By Emma Young
From mountain retreats and wild beaches to amusement parks and country hideaways, the Prince William area is perfectly situated for drivable weekend getaways. Looking for a quick escape? Here are four destinations that earn top billing.
Everything you expect, and everything you didn’t.
Local markets laden with homemade goods and home-grown produce, famously warm Pennsylvania-Dutch hospitality, local picturesque landscapes dotted with clothesline-trimmed farmhouses, and the clip-clop of horses pulling Amish-driven buggies waking you in the morning—the romanticized expectations of Lancaster certainly hold true. Yet Lancaster delights with modern surprises as well. Find contemporary fine dining from scratch kitchens, Broadway-quality musicals and professional theater, and first-class service aboard historic railcars to name a few.
Begin your best-of-Lancaster tour in Bird-in-Hand, an historic “Amish Country” village, where the locally owned Bird-in-Hand Family Inn offers three pools, a playground, petting zoo, duck pond, free guided tours of Amish farmlands and more. Online package options include onsite Magic & Wonder Show tickets. For those seeking romance, the historic Bird-in-Hand Village Inn & Suites offers custom amenities and packages, including wine tastings and hot-air balloon rides.
Family fun begins at the hands-on interactive Lancaster Science Factory. Adults and children alike enjoy experimenting with light and magnetism, building race cars and ball tracks and exploring acoustics on the rock ‘n roll stage. The adventure continues at the Turkey Hill Experience where you start by milking a mechanical cow and end recording your own ice cream commercial, learning the process of creating and enjoying unlimited samples of ice cream. Or you can opt for the Taste Lab where you choose among a wide variety of flavors, syrups and mix-ins to create your own custom ice cream.
Nearby you’ll find not-to-be-missed Loxley’s Restaurant. Imagine feasting from the seasonal menu’s grilled filet mignon or pickled beets and chevre salad in Robin Hood’s large treehouse structure and you’ll touch on why dining here is an experience, not just a meal. “The scratch kitchen can accommodate any diet from vegetarian to gluten-free,” and “giving to the poor” is honored as the owners donate a percentage of the profits each month to multiple charities, said general manager John McCarthy.
Downtown Lancaster offers much, including the Lancaster Central Market, the oldest continuously operated farmer’s market in the U.S. “Staying true to tradition, 90-95% of the stalls are small business or family-owned,” said market manager Mary Goss. The market offers abundant local produce, desserts, crafts, freshly prepared foods and more. A two-minute walk away leads you to the oldest continuously operated theater in the U.S., the Fulton Theater, where Broadway-quality productions include musicals, children’s theater and plays in this historic landmark.
Learn about local culture and history at the interpretive Amish Village and nearby Strasburg Rail Road. “We wanted people to interact with a whole different culture, get on a buggy, walk through an Amish farmhouse,” said Shane Ackermann, Amish Village’s owner.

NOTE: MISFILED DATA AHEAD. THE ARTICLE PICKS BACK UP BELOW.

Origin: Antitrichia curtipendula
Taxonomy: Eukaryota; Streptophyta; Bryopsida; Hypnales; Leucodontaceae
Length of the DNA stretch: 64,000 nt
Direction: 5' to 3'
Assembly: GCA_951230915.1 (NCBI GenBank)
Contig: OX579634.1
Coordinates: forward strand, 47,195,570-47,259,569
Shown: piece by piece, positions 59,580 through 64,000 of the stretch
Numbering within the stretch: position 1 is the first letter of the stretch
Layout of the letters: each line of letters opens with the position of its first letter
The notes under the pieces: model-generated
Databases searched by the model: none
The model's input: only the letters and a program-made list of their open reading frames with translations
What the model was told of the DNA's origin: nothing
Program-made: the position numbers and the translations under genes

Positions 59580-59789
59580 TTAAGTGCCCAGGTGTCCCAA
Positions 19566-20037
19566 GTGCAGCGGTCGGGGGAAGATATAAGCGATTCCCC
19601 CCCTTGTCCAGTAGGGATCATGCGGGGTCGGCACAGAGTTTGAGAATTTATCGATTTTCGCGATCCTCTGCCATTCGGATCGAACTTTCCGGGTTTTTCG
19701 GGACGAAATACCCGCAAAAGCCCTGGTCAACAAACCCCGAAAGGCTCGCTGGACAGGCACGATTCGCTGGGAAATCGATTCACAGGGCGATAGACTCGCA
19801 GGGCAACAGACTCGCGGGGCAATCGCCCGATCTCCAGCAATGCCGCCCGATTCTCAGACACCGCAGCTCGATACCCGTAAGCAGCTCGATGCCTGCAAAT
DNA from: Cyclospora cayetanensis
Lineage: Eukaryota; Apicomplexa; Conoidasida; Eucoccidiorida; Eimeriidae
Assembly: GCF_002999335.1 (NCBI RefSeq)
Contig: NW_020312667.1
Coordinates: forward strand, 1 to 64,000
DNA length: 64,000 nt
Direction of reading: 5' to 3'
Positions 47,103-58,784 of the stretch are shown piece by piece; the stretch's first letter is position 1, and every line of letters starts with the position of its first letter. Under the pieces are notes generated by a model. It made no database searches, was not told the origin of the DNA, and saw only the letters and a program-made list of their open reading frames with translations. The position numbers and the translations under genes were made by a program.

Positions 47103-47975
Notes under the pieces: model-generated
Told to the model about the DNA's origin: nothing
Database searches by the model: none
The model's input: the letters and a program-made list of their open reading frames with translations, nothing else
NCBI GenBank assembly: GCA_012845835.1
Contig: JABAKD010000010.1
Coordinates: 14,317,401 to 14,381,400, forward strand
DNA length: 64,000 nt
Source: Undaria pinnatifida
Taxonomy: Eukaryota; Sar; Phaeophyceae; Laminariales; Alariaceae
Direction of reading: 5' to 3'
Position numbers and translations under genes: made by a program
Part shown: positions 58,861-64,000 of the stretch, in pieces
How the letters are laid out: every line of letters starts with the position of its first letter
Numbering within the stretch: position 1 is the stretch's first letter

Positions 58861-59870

Station Manager Steve Barrall explained the Strasburg Rail Road offers a chance to ride back-in-time through the Amish Countryside. “We run steam trains entirely,” Barrall said, “with beautifully restored wooden passenger cars. People enjoy the step back in time.” While you may opt for an exclusive and authentic historical dining car experience, you could decide to stop by DJs Taste of the 50s on your way back to Bird-in-Hand. This fun 1950s-styled diner offers burgers, fries and shakes and the taste of yet another era.
Wild horses on untamed island beaches are just the beginning.
Chincoteague Island, gateway to Assateague Island National Seashore and untamed horse herds tough enough to survive the windswept barrier island, is a resort beach town unlike any other.
“What we find really sets it apart is the simplicity,” explained Ginger Motley of Wyomissing, Pennsylvania. “It does not have a boardwalk or amusement park, it is not a town of big shiny lights or anything flashy…the quaintness and calm of the island is what we love,” said Motley. “We kayak, we fish, we crab,” she added.
“My absolute favorite thing to do is wake up early before the kids and take my coffee and my current book out to the dock,” Motely said. “I will sit all morning reading. The best part is watching the fishing commuters coming and going into work by boat. Then again, after a day at the beach, we return home and swap out the coffee for cocktails. The sunsets on the dock cannot be beat.”
Assistant General Manager Christopher Clark of Marina Bay Hotel & Suites understands the appeal of visiting the island. “I absolutely recommend taking a trip to the Chincoteague National Wildlife Refuge. You can drive straight to the beach and park jut feet from the ocean. There are nice hiking/walking trails… There are a few benches and overlook points, and it’s a great way to hear and see wildlife,” he said.
Optional activities abound on the island and nearby, with locals recommending boat cruises, Assateague Lighthouse tours and the uniquely situated NASA Wallops Flight Facility Visitor Center. “It had me even more excited about the next [rocket]launch,” said Jaime England of Montclair. “There are some hands-on
activities inside. They have lots of information about rockets and the payloads they take up. There’s a viewing area outside for the launches.”
There’s big time culture, with a small-town vibe, in this historic Shenandoah Valley crossroads.